In her third meeting with Tim, the counselor felt more prepared. She decided to provide a highly supportive and nurturing climate that would be encouraging to Tim. She also considered placing Tim in a counseling group, after an appropriate number of individual sessions. that would provide him with a structured and supportive social experience.


Although projective techniques are enduring and provocative methods of personality assessment, the methods have been underused by counselors. Questionable psychometric qualities, infrequent training experiences, and the obscure characteristics of the devices has limited their use by counselors. A hypotheses-generating procedure supported by collateral client information is endorsed. Projective techniques could be an integral part of the counseling process for purposes of enhancing the client-counselor relationship, understanding the client from a phenomenological perspective, and clarifying the goals and course of counseling. Leads derived from projectives are instrumental in the counseling experience, and specific topics appraised through the devices are pertinent to a broad range of client issues.

Although developing the skills of the counselor in projectives may well require some changes in the counseling curriculum (and this is an issue with which we have yet to deal), it is clear that projective techniques can be viably used in the counseling process. Almost half a century ago, Pepinsky recommended that the time was fight for a match between counselors and projective methods; his counsel is just as relevant and compelling today.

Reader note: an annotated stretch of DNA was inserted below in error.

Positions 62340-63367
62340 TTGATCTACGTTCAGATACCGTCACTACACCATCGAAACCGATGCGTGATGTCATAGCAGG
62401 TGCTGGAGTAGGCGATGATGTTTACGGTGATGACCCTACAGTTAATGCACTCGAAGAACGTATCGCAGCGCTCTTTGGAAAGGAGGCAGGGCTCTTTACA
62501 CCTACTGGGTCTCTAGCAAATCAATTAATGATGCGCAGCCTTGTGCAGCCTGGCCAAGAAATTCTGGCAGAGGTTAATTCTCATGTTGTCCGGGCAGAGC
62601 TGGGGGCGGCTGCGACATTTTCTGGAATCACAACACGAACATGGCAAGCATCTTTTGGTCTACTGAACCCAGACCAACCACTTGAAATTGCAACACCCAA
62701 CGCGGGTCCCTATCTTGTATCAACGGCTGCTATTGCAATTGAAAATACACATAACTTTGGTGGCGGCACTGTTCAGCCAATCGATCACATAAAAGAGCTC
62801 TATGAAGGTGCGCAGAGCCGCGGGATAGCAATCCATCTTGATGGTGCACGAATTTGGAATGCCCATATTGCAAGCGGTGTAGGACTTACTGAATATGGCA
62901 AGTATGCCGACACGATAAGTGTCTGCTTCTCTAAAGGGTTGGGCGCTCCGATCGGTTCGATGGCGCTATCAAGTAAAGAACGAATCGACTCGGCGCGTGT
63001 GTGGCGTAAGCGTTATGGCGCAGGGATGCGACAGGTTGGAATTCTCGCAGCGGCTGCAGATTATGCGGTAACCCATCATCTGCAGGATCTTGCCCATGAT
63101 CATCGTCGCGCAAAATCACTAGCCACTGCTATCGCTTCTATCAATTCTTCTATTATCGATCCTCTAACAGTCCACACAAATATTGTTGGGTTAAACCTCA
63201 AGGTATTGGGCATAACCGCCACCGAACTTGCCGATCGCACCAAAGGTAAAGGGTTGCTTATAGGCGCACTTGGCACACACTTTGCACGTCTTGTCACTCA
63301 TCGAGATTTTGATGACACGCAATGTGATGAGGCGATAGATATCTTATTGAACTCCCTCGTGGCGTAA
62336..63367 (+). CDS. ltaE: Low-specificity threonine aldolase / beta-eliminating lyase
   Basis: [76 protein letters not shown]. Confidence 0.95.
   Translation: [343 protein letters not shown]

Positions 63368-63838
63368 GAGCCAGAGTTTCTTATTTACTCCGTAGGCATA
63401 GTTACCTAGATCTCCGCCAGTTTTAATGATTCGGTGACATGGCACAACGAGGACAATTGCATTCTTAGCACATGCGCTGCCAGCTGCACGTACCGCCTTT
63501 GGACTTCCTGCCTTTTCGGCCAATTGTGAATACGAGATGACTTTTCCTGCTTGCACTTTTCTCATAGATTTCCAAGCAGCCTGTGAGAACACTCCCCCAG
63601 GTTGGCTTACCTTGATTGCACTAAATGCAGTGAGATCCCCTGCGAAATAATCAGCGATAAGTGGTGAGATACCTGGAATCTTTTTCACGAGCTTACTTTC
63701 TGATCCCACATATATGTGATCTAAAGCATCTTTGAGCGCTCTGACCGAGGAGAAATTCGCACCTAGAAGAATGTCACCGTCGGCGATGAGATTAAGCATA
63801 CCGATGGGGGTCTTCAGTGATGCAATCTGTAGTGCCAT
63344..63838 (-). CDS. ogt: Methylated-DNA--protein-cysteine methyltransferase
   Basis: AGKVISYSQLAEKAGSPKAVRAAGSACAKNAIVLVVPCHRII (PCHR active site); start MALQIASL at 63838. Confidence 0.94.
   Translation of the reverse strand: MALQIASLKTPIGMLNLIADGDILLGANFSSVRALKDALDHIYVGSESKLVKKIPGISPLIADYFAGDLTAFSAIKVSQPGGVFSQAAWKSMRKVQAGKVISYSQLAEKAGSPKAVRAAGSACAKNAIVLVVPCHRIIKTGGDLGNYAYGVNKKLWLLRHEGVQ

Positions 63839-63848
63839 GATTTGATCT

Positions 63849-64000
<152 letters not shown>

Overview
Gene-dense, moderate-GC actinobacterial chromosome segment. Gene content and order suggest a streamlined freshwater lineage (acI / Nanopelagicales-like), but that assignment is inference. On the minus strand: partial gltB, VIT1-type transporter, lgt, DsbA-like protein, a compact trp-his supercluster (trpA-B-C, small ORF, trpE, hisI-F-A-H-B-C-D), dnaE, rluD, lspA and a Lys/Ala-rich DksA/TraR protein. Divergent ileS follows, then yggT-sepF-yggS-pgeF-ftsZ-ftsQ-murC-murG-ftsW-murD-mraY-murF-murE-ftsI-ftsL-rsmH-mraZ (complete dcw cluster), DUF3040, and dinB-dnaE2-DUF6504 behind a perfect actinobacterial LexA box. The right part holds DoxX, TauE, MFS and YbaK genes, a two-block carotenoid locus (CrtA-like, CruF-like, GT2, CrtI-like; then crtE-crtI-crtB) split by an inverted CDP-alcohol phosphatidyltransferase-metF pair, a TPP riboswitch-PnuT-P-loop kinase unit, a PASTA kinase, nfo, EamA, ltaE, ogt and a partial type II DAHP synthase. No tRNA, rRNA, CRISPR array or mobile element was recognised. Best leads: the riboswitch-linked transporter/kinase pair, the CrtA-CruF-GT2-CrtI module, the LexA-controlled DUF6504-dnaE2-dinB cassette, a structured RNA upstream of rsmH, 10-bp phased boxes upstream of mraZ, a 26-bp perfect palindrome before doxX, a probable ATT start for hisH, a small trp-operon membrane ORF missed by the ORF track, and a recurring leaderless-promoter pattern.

Sentence Completion Stems 1. I feel . . . 2. I regret . . . 3. Other people . . . 4. I am best when . . . 5. What bothers me is . . . 6. The happiest time . . . 7. I am afraid of . . . 8. My father . . . 9. I dislike to . . . 10. I failed . . . 11. At home . . . 12. Boys . . . 13. My mother . . . 14. I suffer . . . 15. The future . . . 16. Other kids . . . 17. My nerves are . . . 18. Girls . . . 19. My greatest worry is . . . 20. School . . . 21. I need . . . 22. What pains me is . . . 23. I hate . . . 24. I wish . . . 25. Whenever I have to study, I . . .



Sentence Completion Stems 1. I feel . . . 2. I regret . . . 3. Other people . . . 4. I am best when . . . 5. What bothers me is . . . 6. The happiest time . . . 7. I am afraid of . . . 8. My father . . . 9. I dislike to . . . 10. I failed . . . 11. At home . . . 12. Boys . . . 13. My mother . . . 14. I suffer . . . 15. The future . . . 16. Other kids . . . 17. My nerves are . . . 18. Girls . . . 19. My greatest worry is . . . 20. School . . . 21. I need . . . 22. What pains me is . . . 23. I hate . . . 24. I wish . . . 25. Whenever I have to study, I . . .

By Arthur J. Clark is an associate professor and coordinator of the counseling and development program at St. Lawrence University. Correspondence regarding this article should be sent to Arthur J. Clark, Atwood Hall, St. Lawrence University, Canton, NY 13617.

Copyright 1995 by American Counseling Association. Text may not be copied without the express written permission of American Counseling Association.

Clark, Arthur, Projective techniques in the counseling process.., Vol. 73, Journal of Counseling Development, 01-01-1995, pp 311.